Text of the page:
After yesterday’s tiring filming with the BBC, it was back to completing triathlons in the normal way. The alarm was once again set for 4am but I woke without needing to hear its shrill tones and was soon warming my porridge to fuel the day’s efforts. Then a startling discovery, it was only half past midnight! How had I thought it was time to get up?
Never mind, with a stomach full of food I slept a few more hours before rising to the sound of the alarm – a much more accurate assessor of time than my befuddled brain.
The 1,500m swim was OK but done with stiffer shoulders than normal. Then on to the bike and a more enjoyable 40km ride than normal, with plenty of company from gym-goers and personal trainers enquiring about the day before’s filming.
The run was also pretty routine, once again increasing speed with each of the 10km. Number 73 was completed and the three quarter mark is within sight. The progress from two thirds has passed in a blink.
Meanwhile, plans continue to be made for trips around the country and more media opportunities. On Sunday (my 75th consecutive day of completing triathlons), I will be in Essex to be accompanied by the chief constable no less – very much looking forward to that.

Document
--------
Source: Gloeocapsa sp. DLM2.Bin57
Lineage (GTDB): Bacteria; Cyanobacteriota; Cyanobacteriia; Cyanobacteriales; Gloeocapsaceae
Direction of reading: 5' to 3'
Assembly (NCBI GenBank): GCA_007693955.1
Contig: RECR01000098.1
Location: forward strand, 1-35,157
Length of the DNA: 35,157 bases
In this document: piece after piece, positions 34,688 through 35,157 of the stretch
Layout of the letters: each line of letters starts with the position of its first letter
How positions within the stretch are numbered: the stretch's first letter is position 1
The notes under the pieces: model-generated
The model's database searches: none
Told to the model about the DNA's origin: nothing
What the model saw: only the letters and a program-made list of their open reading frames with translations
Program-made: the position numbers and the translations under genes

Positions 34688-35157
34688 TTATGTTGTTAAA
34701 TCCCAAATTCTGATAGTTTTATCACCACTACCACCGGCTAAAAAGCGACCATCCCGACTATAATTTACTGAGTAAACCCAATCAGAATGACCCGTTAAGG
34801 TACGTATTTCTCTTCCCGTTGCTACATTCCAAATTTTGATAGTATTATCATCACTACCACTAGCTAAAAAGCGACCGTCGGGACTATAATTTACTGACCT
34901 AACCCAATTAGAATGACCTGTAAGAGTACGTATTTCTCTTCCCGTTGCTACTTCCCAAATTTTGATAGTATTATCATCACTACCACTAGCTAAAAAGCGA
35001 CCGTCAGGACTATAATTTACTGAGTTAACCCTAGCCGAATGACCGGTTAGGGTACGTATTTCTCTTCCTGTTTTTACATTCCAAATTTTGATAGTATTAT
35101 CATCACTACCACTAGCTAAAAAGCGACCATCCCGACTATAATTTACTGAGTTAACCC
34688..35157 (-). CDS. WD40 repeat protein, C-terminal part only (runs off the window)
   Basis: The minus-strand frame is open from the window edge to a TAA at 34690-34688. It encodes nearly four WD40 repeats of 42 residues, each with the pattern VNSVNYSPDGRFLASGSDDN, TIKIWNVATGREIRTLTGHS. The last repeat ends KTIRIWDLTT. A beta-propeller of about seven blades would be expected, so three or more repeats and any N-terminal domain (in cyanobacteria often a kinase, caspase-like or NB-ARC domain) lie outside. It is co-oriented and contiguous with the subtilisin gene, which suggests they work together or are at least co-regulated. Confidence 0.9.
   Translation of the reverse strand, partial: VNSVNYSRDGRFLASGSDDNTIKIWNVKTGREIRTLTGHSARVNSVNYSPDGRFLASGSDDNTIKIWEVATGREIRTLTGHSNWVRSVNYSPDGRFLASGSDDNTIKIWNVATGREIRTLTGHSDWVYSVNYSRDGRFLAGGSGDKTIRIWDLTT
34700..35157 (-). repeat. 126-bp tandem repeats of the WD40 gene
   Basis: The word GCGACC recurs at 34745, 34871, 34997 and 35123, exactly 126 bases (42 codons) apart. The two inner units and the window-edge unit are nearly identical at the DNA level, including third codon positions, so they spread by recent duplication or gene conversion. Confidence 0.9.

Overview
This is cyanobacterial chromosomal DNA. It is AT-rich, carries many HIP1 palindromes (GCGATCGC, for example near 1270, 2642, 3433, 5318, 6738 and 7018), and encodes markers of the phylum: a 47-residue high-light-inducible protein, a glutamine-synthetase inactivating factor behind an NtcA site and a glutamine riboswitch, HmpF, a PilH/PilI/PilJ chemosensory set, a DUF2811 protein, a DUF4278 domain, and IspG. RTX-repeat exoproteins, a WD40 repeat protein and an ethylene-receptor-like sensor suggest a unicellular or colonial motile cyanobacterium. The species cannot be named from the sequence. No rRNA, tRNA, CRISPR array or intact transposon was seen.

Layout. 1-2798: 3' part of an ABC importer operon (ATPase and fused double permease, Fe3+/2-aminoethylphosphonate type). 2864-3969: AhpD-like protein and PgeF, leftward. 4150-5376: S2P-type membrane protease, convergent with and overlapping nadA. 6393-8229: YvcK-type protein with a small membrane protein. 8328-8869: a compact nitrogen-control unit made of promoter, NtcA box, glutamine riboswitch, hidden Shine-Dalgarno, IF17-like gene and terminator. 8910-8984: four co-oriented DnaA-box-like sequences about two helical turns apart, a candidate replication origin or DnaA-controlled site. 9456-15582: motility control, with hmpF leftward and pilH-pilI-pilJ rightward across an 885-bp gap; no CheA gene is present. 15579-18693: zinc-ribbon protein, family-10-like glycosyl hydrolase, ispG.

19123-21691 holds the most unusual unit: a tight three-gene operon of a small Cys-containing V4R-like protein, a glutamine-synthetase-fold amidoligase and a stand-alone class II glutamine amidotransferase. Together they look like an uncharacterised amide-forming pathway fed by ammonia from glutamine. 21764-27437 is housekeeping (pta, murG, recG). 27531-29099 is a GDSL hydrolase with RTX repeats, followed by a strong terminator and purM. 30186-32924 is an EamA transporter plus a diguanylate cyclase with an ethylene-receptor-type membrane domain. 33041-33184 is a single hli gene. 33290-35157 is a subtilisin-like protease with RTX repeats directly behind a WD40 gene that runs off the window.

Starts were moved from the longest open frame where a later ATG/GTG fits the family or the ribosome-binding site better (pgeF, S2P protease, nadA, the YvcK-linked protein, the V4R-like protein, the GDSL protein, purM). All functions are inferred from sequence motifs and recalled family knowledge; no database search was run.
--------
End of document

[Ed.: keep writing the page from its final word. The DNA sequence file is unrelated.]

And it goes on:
And on Monday I will commemorate Stephen Oake, an officer stabbed to death attempting to detain a terrorist in north Manchester. The interest from the media there is encouraging and I hope I can raise awareness among the public of the sacrifices made every day by their police officers and staff. I just hope the brain is more in gear than it was in the early hours of this morning.
I am completing these 100 Olympic-distance triathlons in 100 consecutive days to raise money to build a fitting tribute to all police officers and staff who lose their lives in the course of their duties.
On this day, I paid tribute to all those who died protecting their communities on January 11. They are:
1818 – Parish Constable Tiffany – Deighton, Huddersfield
1874 – Police Constable William Prendergast – Royal Irish Constabulary
1908 – District Inspector Frank Feely – Royal Irish Constabulary
1941 – Police Constable Arthur Beagles – City of London Police
1941 – War Reserve Constable John Dunsford – Portsmouth City Police
1941 – War Reserve Constable John Heard – City of London Police
1941 – Police Constable Andrew Watters – Metropolitan Police
1941 – Police Constable Edgar Whitehead – City of London Police
1946 – Police Constable Arthur Loosemore – Warwickshire County Constabulary
If you have not already done so, please support my efforts by donating here.
One thought on “Day 73 – time to engage brain”
Chuckled to hear you got up at midnight for breakfast! 🍳🥓 (Haven’t got a porridge emoji!)
Still, at least you managed a few more hours in bed 🛌.
Let’s hope you are on TV this evening- I’ll be watching.
You are doing amazingly- well done. 😄👍🏻
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